Yuri Temirkanov

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Russian orchestra conductor Yuri Temirkanov
Russian orchestra conductor Yuri Temirkanov with President Vladimir Putin and his French counterpart, Jacques Chirac, outside the St Petersburg Philharmonic

Yuri Khatuevich Temirkanov (Russian: Ю́рий Хату́евич Темирка́нов; Kabardian: Темыркъан Юрий; born December 10, 1938) is a Russian conductor[1] of Circassian (Kabardian) origin.

Yuri Temirkanov has been the Music Director and Chief Conductor of the Saint Petersburg Philharmonic since 1988.[2][3]

Early life[edit]

Born in 1938 in the Caucasus city of Nalchik, Temirkanov began his musical studies at the age of nine. When he was thirteen, he attended the Leningrad School for Talented Children where he continued his studies in violin and viola. Upon graduation from the Leningrad School, he attended the Leningrad Conservatory where he completed his studies in viola. He returned to the Conservatory to study conducting with Ilya Musin and graduated in 1965.


After winning the prestigious All-Soviet National Conducting Competition in 1966, Mr. Temirkanov was invited by Kirill Kondrashin to tour Europe and the United States with legendary violinist David Oistrakh and the Moscow Philharmonic Orchestra. Yuri Temirkanov made his debut with the Leningrad Philharmonic Orchestra in early 1967 and was then invited to join the Orchestra as Assistant Conductor to Yevgeny Mravinsky. In 1968, he was appointed Principal Conductor of the Leningrad Symphony Orchestra where he remained until his appointment as Music Director of the Kirov Opera and Ballet in 1976.

Maestro Temirkanov is a frequent guest conductor of the leading orchestras of Europe, Asia and the United States. He holds the distinction of being the first Soviet artist permitted to perform in the United States after cultural relations were resumed with the Soviet Union at the end of the war in Afghanistan in 1988.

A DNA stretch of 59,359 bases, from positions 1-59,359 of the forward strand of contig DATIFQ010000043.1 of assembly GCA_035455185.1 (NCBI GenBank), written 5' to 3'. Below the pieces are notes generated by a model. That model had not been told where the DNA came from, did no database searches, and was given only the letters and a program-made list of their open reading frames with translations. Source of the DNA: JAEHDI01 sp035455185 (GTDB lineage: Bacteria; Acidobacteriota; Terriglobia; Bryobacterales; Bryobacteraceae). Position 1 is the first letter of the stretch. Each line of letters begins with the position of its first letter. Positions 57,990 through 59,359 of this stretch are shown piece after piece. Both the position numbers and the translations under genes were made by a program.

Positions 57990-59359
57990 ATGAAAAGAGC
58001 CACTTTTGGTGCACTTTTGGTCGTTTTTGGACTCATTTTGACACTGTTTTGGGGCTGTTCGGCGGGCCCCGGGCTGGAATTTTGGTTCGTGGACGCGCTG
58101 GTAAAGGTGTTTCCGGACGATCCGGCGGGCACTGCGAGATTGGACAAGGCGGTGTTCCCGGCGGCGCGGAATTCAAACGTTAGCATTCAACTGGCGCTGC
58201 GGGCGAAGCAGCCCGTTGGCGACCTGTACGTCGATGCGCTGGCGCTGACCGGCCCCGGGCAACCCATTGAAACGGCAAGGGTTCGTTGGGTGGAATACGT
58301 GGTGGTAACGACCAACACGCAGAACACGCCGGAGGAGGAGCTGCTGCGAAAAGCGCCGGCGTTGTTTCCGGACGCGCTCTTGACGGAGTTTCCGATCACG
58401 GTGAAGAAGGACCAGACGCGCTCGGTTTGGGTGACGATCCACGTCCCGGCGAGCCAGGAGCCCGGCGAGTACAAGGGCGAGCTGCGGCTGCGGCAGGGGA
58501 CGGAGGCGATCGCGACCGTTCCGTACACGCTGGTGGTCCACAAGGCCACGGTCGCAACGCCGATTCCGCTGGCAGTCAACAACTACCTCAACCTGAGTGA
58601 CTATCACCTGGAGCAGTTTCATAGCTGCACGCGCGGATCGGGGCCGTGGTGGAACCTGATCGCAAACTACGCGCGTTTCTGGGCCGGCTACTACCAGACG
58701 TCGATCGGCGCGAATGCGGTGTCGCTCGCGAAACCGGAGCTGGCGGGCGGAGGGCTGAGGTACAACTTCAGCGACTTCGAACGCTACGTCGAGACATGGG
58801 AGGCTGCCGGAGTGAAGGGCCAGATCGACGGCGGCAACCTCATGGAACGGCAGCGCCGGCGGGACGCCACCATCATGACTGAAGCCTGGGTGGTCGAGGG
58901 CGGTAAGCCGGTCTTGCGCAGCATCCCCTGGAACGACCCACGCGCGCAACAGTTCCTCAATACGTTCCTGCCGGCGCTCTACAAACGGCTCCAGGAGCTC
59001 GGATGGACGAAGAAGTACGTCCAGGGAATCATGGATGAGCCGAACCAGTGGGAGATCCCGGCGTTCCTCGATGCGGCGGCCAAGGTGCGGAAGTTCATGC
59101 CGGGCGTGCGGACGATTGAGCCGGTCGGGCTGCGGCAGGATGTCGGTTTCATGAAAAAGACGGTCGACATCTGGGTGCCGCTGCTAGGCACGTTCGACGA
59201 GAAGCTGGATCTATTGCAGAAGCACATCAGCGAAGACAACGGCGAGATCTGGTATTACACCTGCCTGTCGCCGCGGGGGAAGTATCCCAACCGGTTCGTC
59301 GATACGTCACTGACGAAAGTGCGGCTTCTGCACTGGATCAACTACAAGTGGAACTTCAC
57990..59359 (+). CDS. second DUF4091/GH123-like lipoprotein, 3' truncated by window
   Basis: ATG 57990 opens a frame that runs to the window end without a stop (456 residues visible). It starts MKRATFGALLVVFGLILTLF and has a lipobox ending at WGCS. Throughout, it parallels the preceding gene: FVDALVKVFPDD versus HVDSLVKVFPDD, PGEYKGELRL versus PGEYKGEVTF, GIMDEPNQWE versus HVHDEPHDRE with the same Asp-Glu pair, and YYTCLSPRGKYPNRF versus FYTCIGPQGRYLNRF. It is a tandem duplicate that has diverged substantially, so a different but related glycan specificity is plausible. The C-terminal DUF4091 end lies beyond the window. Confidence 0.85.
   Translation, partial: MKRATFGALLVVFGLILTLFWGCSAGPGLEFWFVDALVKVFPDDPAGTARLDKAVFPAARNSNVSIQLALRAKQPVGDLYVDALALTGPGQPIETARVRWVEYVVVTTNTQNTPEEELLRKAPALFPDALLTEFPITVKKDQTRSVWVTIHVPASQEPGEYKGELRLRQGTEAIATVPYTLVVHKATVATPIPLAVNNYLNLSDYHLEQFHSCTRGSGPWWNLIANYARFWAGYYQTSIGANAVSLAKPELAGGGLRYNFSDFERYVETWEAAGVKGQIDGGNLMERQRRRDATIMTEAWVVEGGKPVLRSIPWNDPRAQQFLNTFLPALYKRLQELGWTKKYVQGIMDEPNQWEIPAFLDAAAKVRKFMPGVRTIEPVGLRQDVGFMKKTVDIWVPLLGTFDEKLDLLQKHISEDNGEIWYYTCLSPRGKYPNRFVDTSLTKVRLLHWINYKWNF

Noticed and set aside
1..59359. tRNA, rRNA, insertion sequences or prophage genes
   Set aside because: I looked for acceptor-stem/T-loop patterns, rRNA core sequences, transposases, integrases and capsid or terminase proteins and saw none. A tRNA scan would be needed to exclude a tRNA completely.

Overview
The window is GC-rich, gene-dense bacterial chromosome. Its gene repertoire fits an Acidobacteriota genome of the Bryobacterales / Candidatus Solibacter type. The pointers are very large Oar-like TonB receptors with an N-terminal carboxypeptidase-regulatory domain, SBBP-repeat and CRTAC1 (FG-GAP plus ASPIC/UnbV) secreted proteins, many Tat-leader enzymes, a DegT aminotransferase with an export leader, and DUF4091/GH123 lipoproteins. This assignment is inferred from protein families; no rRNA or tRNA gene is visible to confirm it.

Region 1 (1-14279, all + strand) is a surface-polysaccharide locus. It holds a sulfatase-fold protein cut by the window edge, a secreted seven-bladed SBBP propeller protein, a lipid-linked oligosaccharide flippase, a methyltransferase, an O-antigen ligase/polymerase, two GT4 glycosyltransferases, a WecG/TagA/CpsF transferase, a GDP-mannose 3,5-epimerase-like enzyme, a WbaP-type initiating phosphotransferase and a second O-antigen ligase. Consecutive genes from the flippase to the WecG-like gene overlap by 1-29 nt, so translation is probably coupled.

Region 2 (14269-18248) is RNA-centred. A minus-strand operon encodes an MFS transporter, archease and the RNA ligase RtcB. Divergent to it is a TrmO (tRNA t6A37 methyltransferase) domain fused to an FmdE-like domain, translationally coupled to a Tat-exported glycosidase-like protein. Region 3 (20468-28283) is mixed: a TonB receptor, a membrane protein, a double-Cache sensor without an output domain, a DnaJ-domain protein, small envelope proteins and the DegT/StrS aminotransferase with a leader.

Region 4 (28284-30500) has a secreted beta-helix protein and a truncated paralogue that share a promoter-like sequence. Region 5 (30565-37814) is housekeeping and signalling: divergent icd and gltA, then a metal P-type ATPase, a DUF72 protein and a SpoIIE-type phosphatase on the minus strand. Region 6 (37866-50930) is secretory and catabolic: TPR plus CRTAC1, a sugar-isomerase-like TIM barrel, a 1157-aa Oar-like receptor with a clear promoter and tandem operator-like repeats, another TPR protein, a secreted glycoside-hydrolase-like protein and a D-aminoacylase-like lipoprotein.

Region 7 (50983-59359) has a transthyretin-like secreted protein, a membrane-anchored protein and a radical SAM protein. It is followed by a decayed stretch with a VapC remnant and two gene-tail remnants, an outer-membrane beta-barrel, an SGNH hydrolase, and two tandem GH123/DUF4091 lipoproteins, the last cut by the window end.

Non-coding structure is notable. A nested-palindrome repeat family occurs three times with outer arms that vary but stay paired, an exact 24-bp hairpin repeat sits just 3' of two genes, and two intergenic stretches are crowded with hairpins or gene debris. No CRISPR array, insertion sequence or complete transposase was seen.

In addition to leading the Saint Petersburg Philharmonic, Maestro Temirkanov served as the Baltimore Symphony Orchestra's 11th Music Director from 2000 until 2006 and is currently the Principal Guest Conductor of the Danish National Symphony Orchestra and Conductor Laureate of the Royal Philharmonic Orchestra in London.[4]

Honours and awards[edit]

This article incorporates information from the equivalent article on the Russian Wikipedia.
  • Order of Merit for the Fatherland;
    • 1st class (9 December 2008) - for outstanding contributions to the development of domestic and world music, many years of creative activity
    • 2nd class (10 December 2003) - for outstanding contribution to music
    • 3rd class (1998)
    • 4th class (10 December 2013)
  • Order of Lenin (1983)
  • Order of Saints Cyril and Methodius (Bulgaria, 1998)
  • People's Artist of the USSR (1981)
  • People's Artist of the RSFSR (1976)
  • People's Artist of Kabardino-Balkar Autonomous Soviet Socialist Republic (1973)
  • State Prize of the Russian Federation in Literature and Art in 1998 (4 June 1999) - for concert programs 1995-1998 Academic Symphony Orchestra, St. Petersburg Philharmonic Society named after Shostakovich
  • Russian Federation President Prize in Literature and Art in 2002 (13 February 2003)
  • USSR State Prizes;
    • 1976 - for conducting opera "Peter the First" by A. Petrov
    • 1985 - for conducting and staging opera "Eugene Onegin" by Tchaikovsky on stage LATOB Kirov
  • Glinka State Prize of the RSFSR (1971) - for the years 1968-1970 concert programs
  • Award "Triumph" (2003)
  • Tsarskoselskaya Art Prize (2002)
  • Order of Science and Culture, "Catherine the Great" (2002)
  • Honorary citizen of St. Petersburg (2009)
  • Abbiati Prize "Best Conductor of the Year" (2003, 2007)
  • Badge of Honour "For Services to the Republic of Kabardino-Balkaria" (2008)
  • Order "For Service to the St. Petersburg" (2008)
  • DaCapo KlassiK Award "Conductor of the Year" (2013)
  • The 6432 Temirkanov asteroid was named after the conductor (1975)


Temirkanov has drawn attention for remarks suggesting that women are not well suited to be classical conductors.[5]


  1. ^ "Yuri Temirkanov Named Music Director Of Teatro Regio di Parma". Opera Chic. 13 June 2008. Retrieved 29 January 2010. 
  2. ^ "Yuri Temirkanov CONDUCTOR". Retrieved 29 January 2010. 
  3. ^ "Yuri TEMIRKANOV". Saint-Petersburg Philharmonia. 2007. Retrieved 29 January 2010. 
  4. ^ "Yuri Temirkanov Music Director Emeritus, Baltimore Symphony Orchestra". Baltimore Symphony Orchestra. 2007. Retrieved 29 January 2010. 
  5. ^ "Women, Gays and Classical Music". Retrieved 13 June 2014. 
Cultural offices
Preceded by
Evgeny Mravinsky
Music Director, Saint Petersburg Philharmonic
Succeeded by